The allocation to 29 schemes sponsored by the central government has gone up by 21.6 per cent to Rs 3,35,461 crore, in comparison to the allocation made in 2016-2017. The allocation to the infrastructure sector has gone up by 13.5 per cent to Rs 3,96,135 crore. Also, the total resources being transferred to the States and the Union Territories with Legislatures in 2017-2018 is Rs 4.11 lakh crores, against Rs 3.60 lakh crores in this financial year, the finance minister pointed out. This is a jump of 14.2 per cent.
Over and above this, the government has increased the lending target under the Prime Minister’s Mudra Scheme by 100 per cent to Rs 2.44 lakh crore. Under this scheme, the Micro Units Development and Refinance Agency (or Mudra) provides loans at low interest rates to micro-finance institutions and non-banking finance institutions which in turn lend money to micro/small business entities engaged in manufacturing, trading and services activities.
Further, in the budget speech, the finance minister said: “I have stepped up the allocation for Capital expenditure by 25.4% over the previous year”. Also, capital expenditure will form 14.4 per cent of the total expenditure of the government in 2017-2018. This is the highest since 2008-2009. Capital expenditure leads to the creation of assets and hence, is a good thing.
Long story short—the Modi government is trying to spend its way out of trouble. Though at the same time it needs to be said that it is not going overboard with it. A part of this pump-priming became necessary because of the self-goal of demonetisation, which is expected to pull down economic growth in 2016-2017. The Economic Survey for 2016-2017 released on January 31, 2017, expects GDP growth to be between 6.5-6.75 per cent in 2016-2017. India grew by 7.9 per cent in 2015-2016. The question is what would the economic growth have been if the Modi government hadn’t scored the self-goal of demonetisation?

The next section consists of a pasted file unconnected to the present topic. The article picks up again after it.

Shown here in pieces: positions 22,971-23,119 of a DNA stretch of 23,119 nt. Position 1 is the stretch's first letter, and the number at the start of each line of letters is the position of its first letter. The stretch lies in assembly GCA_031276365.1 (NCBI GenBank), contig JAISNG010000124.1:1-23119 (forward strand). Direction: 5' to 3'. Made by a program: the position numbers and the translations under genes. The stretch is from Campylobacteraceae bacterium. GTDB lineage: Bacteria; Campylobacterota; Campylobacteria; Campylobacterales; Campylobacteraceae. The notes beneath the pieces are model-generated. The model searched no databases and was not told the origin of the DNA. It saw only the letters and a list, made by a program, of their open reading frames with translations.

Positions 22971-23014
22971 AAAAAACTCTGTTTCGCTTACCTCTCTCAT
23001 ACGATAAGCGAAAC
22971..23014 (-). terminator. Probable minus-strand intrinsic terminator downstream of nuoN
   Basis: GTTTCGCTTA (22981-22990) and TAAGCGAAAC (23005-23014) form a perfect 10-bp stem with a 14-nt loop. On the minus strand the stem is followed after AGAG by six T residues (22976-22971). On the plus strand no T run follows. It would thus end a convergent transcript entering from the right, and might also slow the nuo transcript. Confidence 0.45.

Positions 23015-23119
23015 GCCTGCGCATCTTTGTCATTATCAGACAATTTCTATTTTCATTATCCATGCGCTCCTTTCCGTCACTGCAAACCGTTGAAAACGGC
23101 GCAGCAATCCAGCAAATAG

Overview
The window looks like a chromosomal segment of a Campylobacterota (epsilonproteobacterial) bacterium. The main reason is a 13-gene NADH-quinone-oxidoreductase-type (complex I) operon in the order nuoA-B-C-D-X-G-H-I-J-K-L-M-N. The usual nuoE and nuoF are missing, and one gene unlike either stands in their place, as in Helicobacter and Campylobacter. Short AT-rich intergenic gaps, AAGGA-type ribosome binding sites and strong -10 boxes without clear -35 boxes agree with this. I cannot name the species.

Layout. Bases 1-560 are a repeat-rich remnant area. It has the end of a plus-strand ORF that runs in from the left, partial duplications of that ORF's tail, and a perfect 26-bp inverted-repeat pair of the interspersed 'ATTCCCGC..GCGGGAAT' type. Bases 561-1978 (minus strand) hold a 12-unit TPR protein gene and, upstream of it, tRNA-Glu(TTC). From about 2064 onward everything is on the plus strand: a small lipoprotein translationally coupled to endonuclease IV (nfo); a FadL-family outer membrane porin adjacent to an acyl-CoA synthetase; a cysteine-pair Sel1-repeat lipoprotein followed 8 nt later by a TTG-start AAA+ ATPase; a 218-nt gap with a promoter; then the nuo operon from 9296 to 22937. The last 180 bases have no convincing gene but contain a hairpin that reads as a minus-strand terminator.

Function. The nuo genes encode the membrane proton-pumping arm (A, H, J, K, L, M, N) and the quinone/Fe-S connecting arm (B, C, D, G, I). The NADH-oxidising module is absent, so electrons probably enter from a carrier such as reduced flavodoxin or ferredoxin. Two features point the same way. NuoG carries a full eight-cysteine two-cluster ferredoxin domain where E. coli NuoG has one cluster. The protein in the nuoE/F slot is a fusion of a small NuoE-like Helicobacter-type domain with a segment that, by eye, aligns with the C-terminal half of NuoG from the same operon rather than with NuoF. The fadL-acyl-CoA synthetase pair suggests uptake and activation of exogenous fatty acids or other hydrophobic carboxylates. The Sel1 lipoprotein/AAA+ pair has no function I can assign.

When pushed to a corner, most governments try to spend their way out of trouble. Nevertheless, the government spending is not always as effective as private spending. In the Indian case, a major reason is massive leakage. A large portion of the government spending does not reach those it meant for and is siphoned off by the bureaucracy expected to distribute it.
One way of tackling this is for the government to concentrate on running a few important schemes on which it can spend a bulk of its money and focus its time and attention on. The Economic Survey points out that “the Budget for 2016-17 indicates that there are about 950 central sector and centrally sponsored sub-schemes in India.”
One negative impact of running so many schemes is that “in many cases, the poorest districts are the ones grappling with inadequate funds – this is evidence of acute misallocation. Many districts in Uttar Pradesh, Bihar, Chhattisgarh, parts of Jharkhand, eastern Maharashtra, Madhya Pradesh and Karnataka, among others, account for a large share of the poor and receive a less-than-equal share of resources”.
A very important part of economic reform in India is to bring down the number of these schemes. But that as they always say is easier said than done. And as always, this budget missed out on this opportunity as well.
The column was originally published on BBC.com on February 1, 2017